Good questioning can help to reach flaming dead ends. Ask what happens whenx = 5, or whether their purported method works for all starting data and not justwhat was given. If a student gives a vague definition, find a borderline case and askhow their definition applies in that case. Try also questions that goad by disingenuity.If their method is more general than they realize, ask how they got lucky enough to trytheir method on a square rather than a pentagon or hexagon for which it probablywouldnt have worked.
2The computer program imitating a nondirectional therapist, an early (and crude) approximationto something that could pass the Turing test.
3.4.5 Order versus Chaos
Ideally your students will be eager to answer your questions and discuss their ideas,but will listen patiently and attentively to each other and to you. If students arenot willing to speak up and discuss their ideas, you need to loosen them up. It is abad sign, for example, if the students are not happily chatting away when you enterthe room five minutes before class, and are sitting in silence or whispering. In thiscase, you have probably done too well at eliminating chaos. Try assigning an activityin small groups where different groups are doing different things and they need towalk across the room to share information with each other. For example, theres aworksheet in Math 112 on infinite series where they approximate numerically someinfinite sums and try to form conjectures based on each others conclusions. Assigninga group project where they have to work outside of class together can tighten thebonds and make people feel more comfortable talking. When leading class discussions,be freer and more willing to follow the students ideas wherever they lead. Dispensingwith hand-raising and having students just call out can quicken the pace.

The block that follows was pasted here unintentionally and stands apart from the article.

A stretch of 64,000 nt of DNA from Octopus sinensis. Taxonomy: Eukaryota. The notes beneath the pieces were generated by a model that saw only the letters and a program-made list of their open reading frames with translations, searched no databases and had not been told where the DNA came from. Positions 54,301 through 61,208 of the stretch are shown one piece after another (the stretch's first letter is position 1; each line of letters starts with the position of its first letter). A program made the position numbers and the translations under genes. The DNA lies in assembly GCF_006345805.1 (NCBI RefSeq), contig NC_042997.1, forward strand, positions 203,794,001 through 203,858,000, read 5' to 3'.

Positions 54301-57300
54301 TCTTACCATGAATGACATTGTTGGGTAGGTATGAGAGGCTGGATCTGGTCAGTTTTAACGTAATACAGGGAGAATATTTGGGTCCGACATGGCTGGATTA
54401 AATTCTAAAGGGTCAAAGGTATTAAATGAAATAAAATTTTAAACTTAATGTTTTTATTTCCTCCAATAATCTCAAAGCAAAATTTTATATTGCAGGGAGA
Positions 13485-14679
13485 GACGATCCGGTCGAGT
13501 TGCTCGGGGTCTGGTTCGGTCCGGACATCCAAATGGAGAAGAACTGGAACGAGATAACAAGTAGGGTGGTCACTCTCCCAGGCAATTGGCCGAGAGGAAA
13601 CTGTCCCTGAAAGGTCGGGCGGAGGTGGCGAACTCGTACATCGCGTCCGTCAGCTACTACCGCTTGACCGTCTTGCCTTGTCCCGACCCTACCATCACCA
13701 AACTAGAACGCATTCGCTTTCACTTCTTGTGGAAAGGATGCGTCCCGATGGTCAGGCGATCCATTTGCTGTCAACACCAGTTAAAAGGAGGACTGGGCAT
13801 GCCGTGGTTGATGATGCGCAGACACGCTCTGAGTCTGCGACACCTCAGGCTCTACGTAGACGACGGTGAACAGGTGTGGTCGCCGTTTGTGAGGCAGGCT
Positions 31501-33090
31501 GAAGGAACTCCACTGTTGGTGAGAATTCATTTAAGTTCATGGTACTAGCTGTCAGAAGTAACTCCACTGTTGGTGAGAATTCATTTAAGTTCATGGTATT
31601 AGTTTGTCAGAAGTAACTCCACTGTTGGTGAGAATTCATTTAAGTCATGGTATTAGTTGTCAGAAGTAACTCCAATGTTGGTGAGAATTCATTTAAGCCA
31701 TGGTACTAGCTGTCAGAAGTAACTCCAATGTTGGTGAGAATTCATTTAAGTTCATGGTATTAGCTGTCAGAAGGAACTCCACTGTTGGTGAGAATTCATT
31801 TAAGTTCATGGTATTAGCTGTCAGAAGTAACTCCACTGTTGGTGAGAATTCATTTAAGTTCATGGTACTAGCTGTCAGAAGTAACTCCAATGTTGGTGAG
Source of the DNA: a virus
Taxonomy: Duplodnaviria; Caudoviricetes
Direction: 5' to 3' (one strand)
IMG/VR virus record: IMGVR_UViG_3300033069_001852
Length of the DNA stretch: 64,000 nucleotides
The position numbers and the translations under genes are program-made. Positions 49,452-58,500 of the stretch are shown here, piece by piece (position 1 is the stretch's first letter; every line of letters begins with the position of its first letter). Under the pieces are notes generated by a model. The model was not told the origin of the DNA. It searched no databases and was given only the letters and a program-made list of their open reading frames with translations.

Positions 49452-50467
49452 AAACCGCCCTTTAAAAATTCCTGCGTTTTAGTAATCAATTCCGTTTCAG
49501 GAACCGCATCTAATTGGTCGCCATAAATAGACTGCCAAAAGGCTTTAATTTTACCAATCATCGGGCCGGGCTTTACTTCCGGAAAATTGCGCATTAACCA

A classroom thats too chaotic is a problem also. If you have to call the studentsto attention more than once before they pipe down and listen, or if there is crosstalkduring class discussions, you probably ought to do something about it. You canaddress this explicitly, asking the students to pay attention to you and to each other;you have to be consistent about this or they wont believe you mean it. Indirectmethods of dealing with this are, however, usually more effective and should be triedfirst or at least in parallel. Insist on an orderly formation of desks into a U shapebefore a class discussion, rather than having them minimally perturb the small-groupseating arrangements. It takes an extra minute, but its worth it. In fact tell themyoure pressed for time so they have to rearrange the desks in 30 seconds. A snappyset change will set the tone for what follows. When you observe crosstalk, try to getone of the crosstalkers up to the board to explain something, or to comment on whatsjust been said. By maximally involving that student in the lesson, youll eliminatemost of the off-task crosstalk, and the on-task crosstalk can probably be lived with.Another chaos reduction technique is to give them a more rigid idea of the structureof each class. Say youre going to spend 16 minutes in groups before convening a classdiscussion and then stick to it with absurd precision. The more aware they are of thestructure of the lesson, the more they will stick to the tasks at hand.